Oral glucose load inhibits circulating ghrelin levels to the same extent in normal and obese children.Clin Endocrinol (Oxf). 2006 Mar; 64(3):255-9.CE
The presence of both the GH secretagogue (GHS) receptor and ghrelin in the pancreas indicates an involvement of this hormone in glucose metabolism. Ghrelin secretion is increased by fasting and energy restriction, decreased by food intake, glucose load, insulin and somatostatin in normal adults; however, food intake is not able to inhibit circulating ghrelin levels in children, suggesting that the profile of ghrelin secretion in children is different from that in adults. Moreover, how ghrelin secretion is regulated in childhood as a function of fat mass is still unclear.
DESIGN AND SUBJECTS
We studied the effect of oral glucose load (75 g solution orally) on circulating total ghrelin levels in 14 obese children (group A, four boys and 10 girls, aged 9.3 +/- 2.3 years) and 10 lean children (group B, five boys and five girls, aged 9.7 +/- 3.8 years).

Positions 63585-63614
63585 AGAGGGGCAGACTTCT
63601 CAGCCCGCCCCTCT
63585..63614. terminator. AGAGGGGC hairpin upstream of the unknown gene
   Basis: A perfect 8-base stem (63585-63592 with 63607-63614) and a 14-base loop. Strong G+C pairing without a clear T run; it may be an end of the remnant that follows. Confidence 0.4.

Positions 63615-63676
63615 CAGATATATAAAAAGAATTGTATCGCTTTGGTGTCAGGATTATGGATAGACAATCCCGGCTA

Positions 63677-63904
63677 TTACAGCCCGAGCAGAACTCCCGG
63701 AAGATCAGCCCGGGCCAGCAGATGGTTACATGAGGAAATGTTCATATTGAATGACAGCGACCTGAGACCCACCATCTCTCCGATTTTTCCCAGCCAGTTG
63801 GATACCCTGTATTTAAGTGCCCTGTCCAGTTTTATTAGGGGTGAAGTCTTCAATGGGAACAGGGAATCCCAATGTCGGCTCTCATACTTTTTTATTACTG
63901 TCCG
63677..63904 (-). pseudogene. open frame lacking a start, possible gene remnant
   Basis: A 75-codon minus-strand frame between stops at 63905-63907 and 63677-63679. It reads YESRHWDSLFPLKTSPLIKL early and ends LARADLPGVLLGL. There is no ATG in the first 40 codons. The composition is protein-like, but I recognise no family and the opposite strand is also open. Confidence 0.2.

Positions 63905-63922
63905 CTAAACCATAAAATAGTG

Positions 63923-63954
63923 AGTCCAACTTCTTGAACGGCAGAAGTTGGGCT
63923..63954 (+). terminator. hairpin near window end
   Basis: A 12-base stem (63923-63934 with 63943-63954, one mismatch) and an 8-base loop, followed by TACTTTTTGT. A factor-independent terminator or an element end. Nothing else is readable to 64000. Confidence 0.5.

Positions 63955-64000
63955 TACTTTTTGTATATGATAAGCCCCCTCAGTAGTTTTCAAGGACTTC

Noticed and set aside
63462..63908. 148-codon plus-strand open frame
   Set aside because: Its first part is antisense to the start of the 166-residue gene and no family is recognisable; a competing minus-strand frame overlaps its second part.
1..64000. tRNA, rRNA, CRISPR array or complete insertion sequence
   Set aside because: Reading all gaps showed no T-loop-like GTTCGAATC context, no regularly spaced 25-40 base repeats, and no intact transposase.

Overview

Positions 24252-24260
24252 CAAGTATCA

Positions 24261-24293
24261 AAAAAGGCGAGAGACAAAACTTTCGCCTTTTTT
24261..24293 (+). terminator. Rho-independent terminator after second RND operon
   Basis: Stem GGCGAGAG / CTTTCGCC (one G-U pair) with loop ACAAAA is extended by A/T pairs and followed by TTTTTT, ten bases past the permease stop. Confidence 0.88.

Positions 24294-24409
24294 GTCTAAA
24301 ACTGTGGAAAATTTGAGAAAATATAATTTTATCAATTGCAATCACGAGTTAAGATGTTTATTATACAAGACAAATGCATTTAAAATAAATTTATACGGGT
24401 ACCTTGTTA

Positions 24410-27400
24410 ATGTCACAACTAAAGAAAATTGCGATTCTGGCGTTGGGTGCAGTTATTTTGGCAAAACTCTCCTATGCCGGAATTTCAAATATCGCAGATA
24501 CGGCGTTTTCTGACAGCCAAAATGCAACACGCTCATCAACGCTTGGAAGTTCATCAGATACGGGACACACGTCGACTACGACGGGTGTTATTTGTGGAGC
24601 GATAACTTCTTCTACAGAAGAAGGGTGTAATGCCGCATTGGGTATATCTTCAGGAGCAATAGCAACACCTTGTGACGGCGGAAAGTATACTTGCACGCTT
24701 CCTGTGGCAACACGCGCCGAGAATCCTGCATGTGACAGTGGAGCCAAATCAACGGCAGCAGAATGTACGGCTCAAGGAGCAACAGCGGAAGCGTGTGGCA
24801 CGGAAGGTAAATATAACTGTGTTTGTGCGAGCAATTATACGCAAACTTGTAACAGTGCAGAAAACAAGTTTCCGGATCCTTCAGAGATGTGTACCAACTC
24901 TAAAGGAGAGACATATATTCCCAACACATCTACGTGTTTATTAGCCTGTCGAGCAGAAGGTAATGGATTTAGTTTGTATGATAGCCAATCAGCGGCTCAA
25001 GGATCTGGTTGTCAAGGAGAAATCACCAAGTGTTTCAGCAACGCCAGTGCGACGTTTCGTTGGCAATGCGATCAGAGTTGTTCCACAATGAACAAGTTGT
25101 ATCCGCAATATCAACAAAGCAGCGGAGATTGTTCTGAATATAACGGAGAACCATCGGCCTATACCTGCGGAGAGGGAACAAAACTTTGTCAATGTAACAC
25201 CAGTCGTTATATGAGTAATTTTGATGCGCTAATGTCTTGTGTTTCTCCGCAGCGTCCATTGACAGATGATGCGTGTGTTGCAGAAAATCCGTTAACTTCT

In all the sessions, blood samples were collected every 30 min from 0 up to +120 min. GH, insulin and glucose levels were assayed at each time point.
Glucose peaks following an oral glucose tolerance test (OGTT) in groups A and B were similar; however, both basal and OGTT-stimulated insulin levels in group A were higher than in group B (P < 0.05). Basal total ghrelin levels in group A (281.3 +/- 29.5 pg/ml) were lower (P < 0.0005) than in group B (563.4 +/- 81.5 pg/ml). In both groups A and B, the OGTT inhibited total ghrelin levels (P < 0.005). In terms of absolute values, total ghrelin levels in group A were lower (P < 0.0005) than those in group B at each time point after glucose load. The percentage nadir in total ghrelin levels recorded in group A (-25% at 90 min) was similar to that recorded in group B (-31% at 120 min). Total ghrelin levels were negatively associated with BMI (r = 0.5, P < 0.005) but not with glucose or insulin levels.
Ghrelin secretion is reduced in obese children. It is, however, equally sensitive in both obese and lean children to the inhibitory effect of oral glucose load.